Haint Misbehavin’.

nightbus1… damned spirits all,

That in cross-ways and floods have burial…

A Midsummer Night’s Dream, Act III, Sc.2

The Greyhound bus was packed. This was unusual, especially for the late run that left the station at 10pm. I’d been close to the front of the line so I’d snagged a window seat, which I preferred, but I was also close to the driver so I could also see out the front window. I wasn’t paying attention to the bus filling up until a man spoke to me.

“Is this seat taken?”

He wore a tweed jacket, a purple shirt, jeans, and a badly beaten leather hat with a large feather sticking out of it. He also had on dark glasses. A long gray beard trailed down, almost obscuring his bolo tie.

I said no and he sat down.

“I didn’t think it was taken but I asked anyway out of courtesy. Courtesy matters, especially to me. I’m an old hippie.”

He held out his hand and I shook it, wondering if I’d misheard that last part. Maybe “Old Hippie” was his name.

We chatted a little bit and then both got quiet. I read and he put his head back. I assumed he was asleep until I heard him say something.

“What was that?” I asked.

“We passed through a haint,” he said. “In the road. “At night whenever you pass through a foggy patch in the road that’s a haint and you should say the words to protect yourself:

Stay away, haint, stay away haint,

Your soul is damned but mine ain’t.

I thought he was kidding but he looked so serious I didn’t question it. I watched the road ahead. There are many low places where small patches of fog collect on cool, humid nights. The next time we passed through one I repeated the words with him. If nothing else I thought it would be courteous to do so.

I’m an old skeptic now but whenever I’m driving through the night and pass through a patch of fog I still repeat those words.

Stay away, haint, stay away haint,

Your soul is damned but mine ain’t.

6 Comments

  1. Ann Koplow

    Neither is mine. Thanks for the ride, Chris.

    Reply
    1. Christopher Waldrop (Post author)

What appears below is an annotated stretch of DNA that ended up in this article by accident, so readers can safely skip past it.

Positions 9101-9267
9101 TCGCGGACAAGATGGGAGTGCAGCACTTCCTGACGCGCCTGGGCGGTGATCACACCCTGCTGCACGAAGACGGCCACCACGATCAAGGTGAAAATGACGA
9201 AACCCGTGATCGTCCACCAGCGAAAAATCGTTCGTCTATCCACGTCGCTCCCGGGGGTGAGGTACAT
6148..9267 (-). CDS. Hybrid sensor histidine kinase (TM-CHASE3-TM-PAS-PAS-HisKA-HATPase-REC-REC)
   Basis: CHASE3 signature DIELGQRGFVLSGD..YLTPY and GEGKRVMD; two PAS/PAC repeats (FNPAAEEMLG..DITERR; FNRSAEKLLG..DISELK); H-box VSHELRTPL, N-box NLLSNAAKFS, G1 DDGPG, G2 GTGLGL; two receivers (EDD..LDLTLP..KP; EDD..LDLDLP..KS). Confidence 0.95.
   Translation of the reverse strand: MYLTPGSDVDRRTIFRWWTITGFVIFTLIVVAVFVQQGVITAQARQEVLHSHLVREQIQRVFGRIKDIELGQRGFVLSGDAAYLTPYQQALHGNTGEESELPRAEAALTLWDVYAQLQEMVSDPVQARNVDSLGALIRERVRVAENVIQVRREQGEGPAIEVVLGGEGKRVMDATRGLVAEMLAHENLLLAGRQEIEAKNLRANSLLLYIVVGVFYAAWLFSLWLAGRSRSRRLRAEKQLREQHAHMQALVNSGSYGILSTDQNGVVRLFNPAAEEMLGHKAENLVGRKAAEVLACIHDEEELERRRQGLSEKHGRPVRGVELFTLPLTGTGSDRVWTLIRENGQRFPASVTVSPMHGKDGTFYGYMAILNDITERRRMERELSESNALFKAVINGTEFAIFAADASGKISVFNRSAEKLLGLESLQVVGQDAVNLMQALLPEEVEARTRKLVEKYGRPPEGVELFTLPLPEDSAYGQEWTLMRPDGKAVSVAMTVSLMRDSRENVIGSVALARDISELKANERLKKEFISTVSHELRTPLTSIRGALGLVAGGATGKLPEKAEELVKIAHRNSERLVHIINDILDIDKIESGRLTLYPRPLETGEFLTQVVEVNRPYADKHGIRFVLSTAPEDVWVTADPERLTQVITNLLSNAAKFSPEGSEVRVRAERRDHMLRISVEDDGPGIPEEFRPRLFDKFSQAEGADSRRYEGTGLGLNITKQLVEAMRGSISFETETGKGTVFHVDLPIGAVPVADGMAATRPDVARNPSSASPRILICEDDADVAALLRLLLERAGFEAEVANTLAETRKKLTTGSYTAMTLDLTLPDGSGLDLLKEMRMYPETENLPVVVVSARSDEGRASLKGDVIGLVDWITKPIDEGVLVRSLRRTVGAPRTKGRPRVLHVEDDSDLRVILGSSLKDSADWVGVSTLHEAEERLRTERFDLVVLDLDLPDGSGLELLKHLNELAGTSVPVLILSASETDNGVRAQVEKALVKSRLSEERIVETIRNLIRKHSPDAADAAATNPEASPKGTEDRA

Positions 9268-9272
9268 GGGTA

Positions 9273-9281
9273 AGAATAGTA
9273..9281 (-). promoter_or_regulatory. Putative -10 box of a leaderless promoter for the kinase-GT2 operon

I’m always glad to have you along for the ride.

      Reply
  2. Mrs Fancy-Pants

    Among the kids at my brothers school (and elsewhere I’m sure)it was believed that you had to hold your breath while passing cemeteries to avoid breathing in spirits. So they would do this during road trips. That is, until my dad found out what they were doing and decided to park the car next to one 😀

    Reply
    1. Christopher Waldrop (Post author)

      That’s a good way to get the kids to stop. The sister of a friend of mine also said we should hold our breath while passing cemeteries but that led to an argument about how long you should hold your breath, how far you had to be before you could breathe again, and whether it would work if you didn’t know you were passing a cemetery.

      Reply
  3. Michelle

    On our bus trip up to Skipper’s Canyon in Queenstown to do a bungy jump our guides told us every time we went across a livestock grid we had to lift our feet off the floor and yell “SPANK ME NOT!” for good luck on our jumps. To appease the gods.of… gravity? bungies? wedgies? I still don’t know. but it was fun! Why not? And why tempt fate?

    Reply
    1. Christopher Waldrop (Post author)

      When you’re about to do a bungy jump it’s definitely best to avoid tempting fate and take whatever precautions you can. I’d knock wood, throw salt over my shoulder, and keep a rabbit’s foot in my pocket. Heck, before doing a jump I’d probably stuff an entire rabbit in my pocket if I thought it would be good luck.

      Reply

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